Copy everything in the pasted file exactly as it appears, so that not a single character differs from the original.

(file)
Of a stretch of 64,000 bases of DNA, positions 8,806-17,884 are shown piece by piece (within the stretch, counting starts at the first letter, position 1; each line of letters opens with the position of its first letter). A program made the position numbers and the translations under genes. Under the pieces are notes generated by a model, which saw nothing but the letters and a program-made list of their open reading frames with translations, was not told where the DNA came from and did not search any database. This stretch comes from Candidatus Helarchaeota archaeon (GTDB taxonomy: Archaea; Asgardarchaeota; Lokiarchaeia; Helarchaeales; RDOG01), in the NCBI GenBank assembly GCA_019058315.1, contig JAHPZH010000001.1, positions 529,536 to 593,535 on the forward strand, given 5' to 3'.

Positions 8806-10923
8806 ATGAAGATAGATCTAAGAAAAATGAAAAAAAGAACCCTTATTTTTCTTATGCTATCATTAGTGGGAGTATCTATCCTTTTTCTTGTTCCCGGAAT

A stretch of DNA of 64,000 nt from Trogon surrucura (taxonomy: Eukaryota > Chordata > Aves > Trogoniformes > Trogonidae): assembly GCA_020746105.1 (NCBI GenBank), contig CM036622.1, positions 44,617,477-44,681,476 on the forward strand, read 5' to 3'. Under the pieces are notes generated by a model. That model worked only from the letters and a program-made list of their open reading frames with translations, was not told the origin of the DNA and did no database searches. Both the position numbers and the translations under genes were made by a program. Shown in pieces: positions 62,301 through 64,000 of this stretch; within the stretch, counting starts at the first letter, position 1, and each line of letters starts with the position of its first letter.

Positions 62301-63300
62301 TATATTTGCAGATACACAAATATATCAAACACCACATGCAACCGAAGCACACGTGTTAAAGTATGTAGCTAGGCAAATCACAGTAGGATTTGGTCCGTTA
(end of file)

Of a stretch of 64,000 bases of DNA, positions 8,806-17,884 are shown piece by piece (within the stretch, counting starts at the first letter, position 1; each line of letters opens with the position of its first letter). A program made the position numbers and the translations under genes. Under the pieces are notes generated by a model, which saw nothing but the letters and a program-made list of their open reading frames with translations, was not told where the DNA came from and did not search any database. This stretch comes from Candidatus Helarchaeota archaeon (GTDB taxonomy: Archaea; Asgardarchaeota; Lokiarchaeia; Helarchaeales; RDOG01), in the NCBI GenBank assembly GCA_019058315.1, contig JAHPZH010000001.1, positions 529,536 to 593,535 on the forward strand, given 5' to 3'.

Positions 8806-10923
8806 ATGAAGATAGATCTAAGAAAAATGAAAAAAAGAACCCTTATTTTTCTTATGCTATCATTAGTGGGAGTATCTATCCTTTTTCTTGTTCCCGGAAT

A stretch of DNA of 64,000 nt from Trogon surrucura (taxonomy: Eukaryota > Chordata > Aves > Trogoniformes > Trogonidae): assembly GCA_020746105.1 (NCBI GenBank), contig CM036622.1, positions 44,617,477-44,681,476 on the forward strand, read 5' to 3'. Under the pieces are notes generated by a model. That model worked only from the letters and a program-made list of their open reading frames with translations, was not told the origin of the DNA and did no database searches. Both the position numbers and the translations under genes were made by a program. Shown in pieces: positions 62,301 through 64,000 of this stretch; within the stretch, counting starts at the first letter, position 1, and each line of letters starts with the position of its first letter.

Positions 62301-63300
62301 TATATTTGCAGATACACAAATATATCAAACACCACATGCAACCGAAGCACACGTGTTAAAGTATGTAGCTAGGCAAATCACAGTAGGATTTGGTCCGTTA